- Does not rejoice at wrongdoing, but rejoices with the truth (v. 6) This is perhaps where most readers will point at their screens and cry, “Gotcha!” And they have a valid point. Is singing music by theologically suspect sources celebrating (and paying for…) wrongdoing and falsehood? Or can lyrics be good and true regardless of their writers? As with patience and kindness, I will address these crucial questions at length in my forthcoming article on goodness. The primary concern here is, again, how we approach this debate. Are we committed to evaluating this issue based on the truth and morality in scripture? Or are we allowing other factors (such as artistic preference) to shape our convictions?
- Bears all things, believes all things, hopes all things, endures all things (v. 7) Are we as worship leaders working to strengthen our relationships and congregations so that we can have honest discussions about worship without pettiness or schisms? Are we positioned to endure a serious conversation about fruitfulness in worship without immediately disregarding those who offer insights we don’t want to hear? Have we cultivated a worship culture strong and steady enough to endure even if we decide, ultimately, to stop using songs by these contemporary giants? Alternately, do we have a persistent enough culture of praise to sing songs by Bethel and Hillsong without descending into deception or division? Essentially, are we creating worship cultures that will endure beyond this issue du jour?
- Never ends (v. 8) Here is where my bias as an organist comes into play, but I still think this is a point worth considering. Will music by Bethel and Hillsong withstand the test of time? If we are concerned that faulty theology and fallen morality are already tainting these songs and may lead to their eventual disposal…are they worth singing now? Conversely, if we believe that these songs communicate eternal truths—regardless of their singers’ failings—what is there to stop us from proclaiming these truths? “Love never ends,” and I believe that all worship must be evaluated in light of our own end. What does this mean? Simply, it means that if the songs we sing today do not resonate with our eternal, heavenly chorus of,”Holy, Holy, Holy,” should we be singing them? And if they do, well, sing on!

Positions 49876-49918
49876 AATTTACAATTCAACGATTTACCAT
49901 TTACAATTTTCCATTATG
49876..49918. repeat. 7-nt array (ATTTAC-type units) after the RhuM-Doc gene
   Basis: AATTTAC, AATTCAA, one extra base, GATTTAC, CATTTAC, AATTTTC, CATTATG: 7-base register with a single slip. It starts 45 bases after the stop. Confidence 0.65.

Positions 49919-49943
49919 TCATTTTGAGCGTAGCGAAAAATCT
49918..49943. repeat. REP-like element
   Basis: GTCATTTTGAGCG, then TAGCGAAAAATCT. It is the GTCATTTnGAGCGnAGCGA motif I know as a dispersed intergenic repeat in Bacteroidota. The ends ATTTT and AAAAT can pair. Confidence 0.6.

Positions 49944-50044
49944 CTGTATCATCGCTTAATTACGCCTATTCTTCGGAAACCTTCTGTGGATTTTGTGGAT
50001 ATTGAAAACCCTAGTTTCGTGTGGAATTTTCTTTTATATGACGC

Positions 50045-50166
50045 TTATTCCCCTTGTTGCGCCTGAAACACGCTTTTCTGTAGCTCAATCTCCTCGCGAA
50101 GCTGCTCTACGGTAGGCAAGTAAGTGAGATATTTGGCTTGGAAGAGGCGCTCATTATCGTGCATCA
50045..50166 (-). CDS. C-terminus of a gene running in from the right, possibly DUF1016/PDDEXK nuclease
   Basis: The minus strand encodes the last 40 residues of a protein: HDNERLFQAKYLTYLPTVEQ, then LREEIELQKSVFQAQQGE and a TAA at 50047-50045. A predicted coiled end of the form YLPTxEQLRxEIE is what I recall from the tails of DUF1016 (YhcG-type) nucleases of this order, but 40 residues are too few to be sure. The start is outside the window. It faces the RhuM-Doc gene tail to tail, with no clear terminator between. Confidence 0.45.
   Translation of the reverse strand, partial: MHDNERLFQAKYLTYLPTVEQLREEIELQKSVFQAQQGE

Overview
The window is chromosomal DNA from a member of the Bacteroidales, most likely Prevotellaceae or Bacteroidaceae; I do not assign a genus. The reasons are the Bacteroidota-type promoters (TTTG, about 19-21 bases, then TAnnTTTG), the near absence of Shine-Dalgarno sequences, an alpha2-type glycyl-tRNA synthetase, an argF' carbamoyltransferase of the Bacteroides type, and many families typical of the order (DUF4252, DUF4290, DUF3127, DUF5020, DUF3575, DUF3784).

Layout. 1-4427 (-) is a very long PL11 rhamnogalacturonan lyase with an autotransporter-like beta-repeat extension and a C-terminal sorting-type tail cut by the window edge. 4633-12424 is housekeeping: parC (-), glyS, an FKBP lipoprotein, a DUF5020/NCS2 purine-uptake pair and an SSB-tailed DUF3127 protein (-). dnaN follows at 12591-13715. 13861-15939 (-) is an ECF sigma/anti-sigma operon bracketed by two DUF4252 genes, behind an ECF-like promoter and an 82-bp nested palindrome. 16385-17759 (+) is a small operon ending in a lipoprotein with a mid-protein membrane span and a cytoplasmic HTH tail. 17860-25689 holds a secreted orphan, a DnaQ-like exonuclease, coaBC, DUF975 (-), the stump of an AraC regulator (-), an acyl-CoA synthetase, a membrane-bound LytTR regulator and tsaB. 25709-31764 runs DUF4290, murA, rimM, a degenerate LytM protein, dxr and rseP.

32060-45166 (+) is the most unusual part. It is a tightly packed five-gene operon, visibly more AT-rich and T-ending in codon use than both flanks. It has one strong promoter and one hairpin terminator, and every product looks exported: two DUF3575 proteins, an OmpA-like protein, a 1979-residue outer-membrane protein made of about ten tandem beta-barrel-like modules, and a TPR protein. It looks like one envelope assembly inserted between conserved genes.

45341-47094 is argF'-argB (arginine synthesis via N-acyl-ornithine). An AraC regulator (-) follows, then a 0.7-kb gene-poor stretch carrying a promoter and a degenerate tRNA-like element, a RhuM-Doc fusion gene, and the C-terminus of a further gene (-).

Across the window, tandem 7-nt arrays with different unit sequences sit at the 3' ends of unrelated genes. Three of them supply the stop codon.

Discerning whether a particular song qualifies as loving is an overwhelming enough process. Determining whether the output of two enormous organizations is loving—well, that’s a daunting enough task to send any worship leader back to ye olde hymnals. However, considering each point above is not only the first step to perceiving and pursuing love in our worship, but to cultivating joy, peace, patience, kindness, goodness, gentleness, and self-control as well.
Examining our worship according to agapé is a weighty task, and one that will stretch on throughout our entire lives. But be encouraged: this is what it takes to pursue the “most excellent way” in our worship (1 Cor. 12:31). And what musician or minister doesn’t desire excellence?
Only rooted in love can our worship be fruitful, and only in full fruitfulness can our worship grow to be truly loving.Tweet
As we continue through the fruit of the Spirit, I hope you’ll keep in mind that each fruit is also an essential component of Christian love. Only in evaluating Bethel and Hillsong (or any piece of music) according to each fruit of the Spirit, can we come to any conclusion about its relationship to or conveyance of agapé.
In the meantime, I encourage you to read 1 Corinthians 13 before you make any decision in worship, even beyond the Bethel-Hillsong debate. Eventually, this debate will fade into background noise, but love “never ends,” and neither, I hope, will our singing.
Leave a Reply